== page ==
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    • I don’t think the board lets you reply to a reply to a reply or something. I saw your article but have only scanned it so far so will respond later.

      Btw the way I crammed that last post in was by making it a reply to one of my own previous posts.

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  15. Great article. I just want to comment that this can be confusing (especially when you’ve been regaled in the Russian language):

    “Part of our political power base was the mental health workers’ independent labor union that had also mastered the long march through the institutions. ”

    “Through the institutions” is a lot like, if you would have said: “by means of the institutions,” which is exactly the opposite that you wanted to say.

    It’s just a bit like “With the institutions,” as if it’s by means of them. I’m just mentioning this because I DID see this happen. A lady was inspired by me to go to a Mind Freedom convention, and she expected the people on the board of where she was getting the money to have read what it was about, which wasn’t the case (even though there’s online easily accessible info). So they were there already, by means of the very institution which the get together was meant to be against.

    It’s like: let’s say one has the most beautiful 3/4 sized violin in existence; but you HATE the people that rate these things, sell them; and all the like:

    Do you:

    1) Never play on it consequently.
    2) Have it in your heart that you wanted it to be appraised by who you HATE, and thus resent that only you know it’s worth; which causes extreme stress, and converts you into an old Troll when you wanted to be a Millionaire and sell the instrument.
    3) Try to make a time machine for when you didn’t have the instrument.
    4) Become amazed that what you thought you never had was there the whole time, along with the amazing fact that there never was any need for you to feel guilty that you were unaware of it’s existence. And play and play and play and play and play like the world would never end.

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  16. Hi,

    Lots of great points made here. I wanted to pose the question of what is being done to protect peoples’ current legal rights in the psychiatric system?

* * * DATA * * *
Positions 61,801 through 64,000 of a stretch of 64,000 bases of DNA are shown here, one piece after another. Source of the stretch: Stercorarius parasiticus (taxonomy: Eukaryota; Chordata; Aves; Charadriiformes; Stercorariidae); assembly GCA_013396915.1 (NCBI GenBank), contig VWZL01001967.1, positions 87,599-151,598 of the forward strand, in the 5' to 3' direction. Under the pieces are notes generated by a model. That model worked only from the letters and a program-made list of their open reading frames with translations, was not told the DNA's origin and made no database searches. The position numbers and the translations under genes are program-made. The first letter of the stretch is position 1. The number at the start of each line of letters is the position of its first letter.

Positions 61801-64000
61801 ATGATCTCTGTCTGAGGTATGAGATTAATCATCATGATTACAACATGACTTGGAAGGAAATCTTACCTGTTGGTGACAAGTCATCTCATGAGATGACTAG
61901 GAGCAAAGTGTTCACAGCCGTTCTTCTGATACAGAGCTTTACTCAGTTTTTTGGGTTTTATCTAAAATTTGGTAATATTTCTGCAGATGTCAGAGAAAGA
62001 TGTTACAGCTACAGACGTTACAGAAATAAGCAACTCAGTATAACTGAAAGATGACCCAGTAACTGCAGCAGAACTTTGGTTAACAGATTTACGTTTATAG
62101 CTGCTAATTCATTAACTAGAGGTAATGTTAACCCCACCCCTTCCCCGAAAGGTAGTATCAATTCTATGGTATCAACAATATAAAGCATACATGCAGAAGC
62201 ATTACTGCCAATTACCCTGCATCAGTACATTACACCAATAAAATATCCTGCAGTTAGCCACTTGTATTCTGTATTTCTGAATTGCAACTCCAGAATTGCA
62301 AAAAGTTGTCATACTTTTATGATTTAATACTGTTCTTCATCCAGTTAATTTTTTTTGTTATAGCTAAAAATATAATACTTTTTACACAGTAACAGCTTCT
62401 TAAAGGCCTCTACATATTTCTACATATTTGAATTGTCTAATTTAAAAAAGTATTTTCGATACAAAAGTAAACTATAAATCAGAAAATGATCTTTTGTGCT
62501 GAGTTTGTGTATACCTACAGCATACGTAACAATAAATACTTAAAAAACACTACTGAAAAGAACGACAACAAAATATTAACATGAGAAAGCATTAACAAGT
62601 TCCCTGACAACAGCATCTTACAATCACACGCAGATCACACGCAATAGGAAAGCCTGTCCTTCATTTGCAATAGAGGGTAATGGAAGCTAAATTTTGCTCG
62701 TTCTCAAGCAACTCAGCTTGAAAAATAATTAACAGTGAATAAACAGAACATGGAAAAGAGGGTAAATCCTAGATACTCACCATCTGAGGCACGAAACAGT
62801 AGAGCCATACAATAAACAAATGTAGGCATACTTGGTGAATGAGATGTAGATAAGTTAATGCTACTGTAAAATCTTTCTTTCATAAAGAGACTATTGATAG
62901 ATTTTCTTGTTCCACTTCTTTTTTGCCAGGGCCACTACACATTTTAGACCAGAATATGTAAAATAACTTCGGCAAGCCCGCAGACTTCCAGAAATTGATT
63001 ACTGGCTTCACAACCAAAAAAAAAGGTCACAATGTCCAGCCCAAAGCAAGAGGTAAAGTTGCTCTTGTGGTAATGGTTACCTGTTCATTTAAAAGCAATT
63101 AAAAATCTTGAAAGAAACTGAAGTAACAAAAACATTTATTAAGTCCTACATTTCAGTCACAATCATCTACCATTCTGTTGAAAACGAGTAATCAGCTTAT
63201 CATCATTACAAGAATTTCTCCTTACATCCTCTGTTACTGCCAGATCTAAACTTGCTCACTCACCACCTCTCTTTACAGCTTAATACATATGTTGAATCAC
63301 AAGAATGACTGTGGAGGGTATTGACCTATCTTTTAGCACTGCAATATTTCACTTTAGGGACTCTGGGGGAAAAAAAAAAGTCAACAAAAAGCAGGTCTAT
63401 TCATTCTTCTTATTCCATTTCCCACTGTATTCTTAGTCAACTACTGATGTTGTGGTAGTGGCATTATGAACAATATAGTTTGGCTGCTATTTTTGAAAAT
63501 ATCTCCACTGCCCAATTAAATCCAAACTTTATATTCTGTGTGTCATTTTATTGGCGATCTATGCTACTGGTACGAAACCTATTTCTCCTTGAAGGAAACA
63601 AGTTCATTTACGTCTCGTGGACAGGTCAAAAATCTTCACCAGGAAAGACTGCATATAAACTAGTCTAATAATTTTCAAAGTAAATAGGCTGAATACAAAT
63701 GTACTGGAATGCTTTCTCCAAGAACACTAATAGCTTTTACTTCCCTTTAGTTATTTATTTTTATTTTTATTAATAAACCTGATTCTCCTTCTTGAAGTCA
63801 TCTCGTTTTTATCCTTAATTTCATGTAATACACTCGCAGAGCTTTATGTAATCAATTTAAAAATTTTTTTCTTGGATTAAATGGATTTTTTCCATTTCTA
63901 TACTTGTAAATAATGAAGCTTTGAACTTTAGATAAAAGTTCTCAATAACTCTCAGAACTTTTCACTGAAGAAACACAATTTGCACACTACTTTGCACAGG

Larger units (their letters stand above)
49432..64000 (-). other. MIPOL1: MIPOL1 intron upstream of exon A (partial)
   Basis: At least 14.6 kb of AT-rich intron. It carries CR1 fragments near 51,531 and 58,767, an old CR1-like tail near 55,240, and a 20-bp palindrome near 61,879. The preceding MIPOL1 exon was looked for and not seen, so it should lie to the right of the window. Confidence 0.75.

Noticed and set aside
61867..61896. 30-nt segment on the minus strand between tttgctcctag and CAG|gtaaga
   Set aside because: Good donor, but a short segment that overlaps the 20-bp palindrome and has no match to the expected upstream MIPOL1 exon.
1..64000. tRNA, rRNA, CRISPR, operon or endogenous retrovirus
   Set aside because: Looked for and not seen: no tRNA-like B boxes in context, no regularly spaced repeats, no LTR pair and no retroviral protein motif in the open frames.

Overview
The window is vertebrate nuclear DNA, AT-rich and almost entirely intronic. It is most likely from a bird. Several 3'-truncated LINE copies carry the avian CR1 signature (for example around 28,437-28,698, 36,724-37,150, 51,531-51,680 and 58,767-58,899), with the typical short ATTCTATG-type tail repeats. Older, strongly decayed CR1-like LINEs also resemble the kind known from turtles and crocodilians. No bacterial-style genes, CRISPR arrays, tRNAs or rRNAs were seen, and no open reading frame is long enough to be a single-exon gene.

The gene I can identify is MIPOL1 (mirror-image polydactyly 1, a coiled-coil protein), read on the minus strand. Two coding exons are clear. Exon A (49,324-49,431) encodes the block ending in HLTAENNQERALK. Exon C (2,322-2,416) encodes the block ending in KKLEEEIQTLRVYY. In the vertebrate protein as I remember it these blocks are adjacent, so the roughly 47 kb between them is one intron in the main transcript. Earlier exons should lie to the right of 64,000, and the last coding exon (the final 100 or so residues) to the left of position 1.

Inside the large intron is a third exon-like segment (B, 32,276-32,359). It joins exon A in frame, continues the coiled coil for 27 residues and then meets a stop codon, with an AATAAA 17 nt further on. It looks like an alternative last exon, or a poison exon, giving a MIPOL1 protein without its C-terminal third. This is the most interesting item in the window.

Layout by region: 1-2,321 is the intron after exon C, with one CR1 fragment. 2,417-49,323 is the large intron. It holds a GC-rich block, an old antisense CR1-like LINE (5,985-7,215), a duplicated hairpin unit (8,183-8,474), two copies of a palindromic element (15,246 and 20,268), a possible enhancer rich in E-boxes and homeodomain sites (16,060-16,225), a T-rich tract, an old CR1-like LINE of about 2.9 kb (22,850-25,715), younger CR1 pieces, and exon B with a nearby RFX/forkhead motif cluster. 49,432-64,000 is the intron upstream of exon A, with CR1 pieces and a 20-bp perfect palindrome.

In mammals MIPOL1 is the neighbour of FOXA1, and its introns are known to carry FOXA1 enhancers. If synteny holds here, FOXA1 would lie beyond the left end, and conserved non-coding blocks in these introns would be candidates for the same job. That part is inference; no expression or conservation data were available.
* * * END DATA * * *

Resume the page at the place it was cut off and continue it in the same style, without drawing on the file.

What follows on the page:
I am a “psychiatric survivor” of more than 20 involuntary hospitalizations, all starting when I had a manic reaction to being prescribed an antidepressant. When I was first hospitalized, I was shocked at how little access I had to true due process under law. How could it be legal to treat me this way?

    When I got out, I did a lot of research to try to figure out what the laws were, whether my “treatment” had been legal under those laws, and if there was a way to safeguard my rights should I find myself in a similar situation in the future. The most promising thing I came across was the concept of a Psychiatric Advance Directive. In theory if I state in a legal document, while of sound mind, that I do not give my consent to receive forced drugging or other forms of treatment, I should be legally protected from having this administered to me should I be put under coercive psychiatric care in the future. Of course, enforcement of this at the time would depend on my having an agent willing to insist upon it, as anyone who has experienced psychiatric hospitalization can attest that once inside that system, your credibility and ability to access resources is minimal.

    It seems to me that this is a lever to force some possible change in how people are treated in these coercive situations. Is anyone aware of situations where a Psychiatric Advance Directive has been in place, and how it has affected a course of “treatment”?

    I am also interested in getting involved in reform efforts. What is a good way to find out what is currently going on and find out about groups I might like to join? There is much talk of having a grassroots movement, what is actually involved in doing this? How can I find a local grassroots movement? What can the “mental health rights” movement learn from analogous movements in our country’s recent history, such as the Civil Rights and gay rights movements?

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  17. NAMI is “lobbying power of the corporate drug industry”. I’ve just went to their website our of curiosity and after reading several pages of corporate speech means drug ads I decided to check out their funding. Here you go:
    For example in the last quarter of 2013 NAMI got several contributions from companies like Eli Lilly, Pfizer, Genentech and Johnson & Johnson. If you look up the other quarters the picture looks similar. I wonder why they would be pro-drug. It’s a sham organisation really and while the people at the so-called grassroots may be real and buy to what they’re trying to sell others the funding speaks for itself. It’s not even hidden as dark money, it’s in plain sight.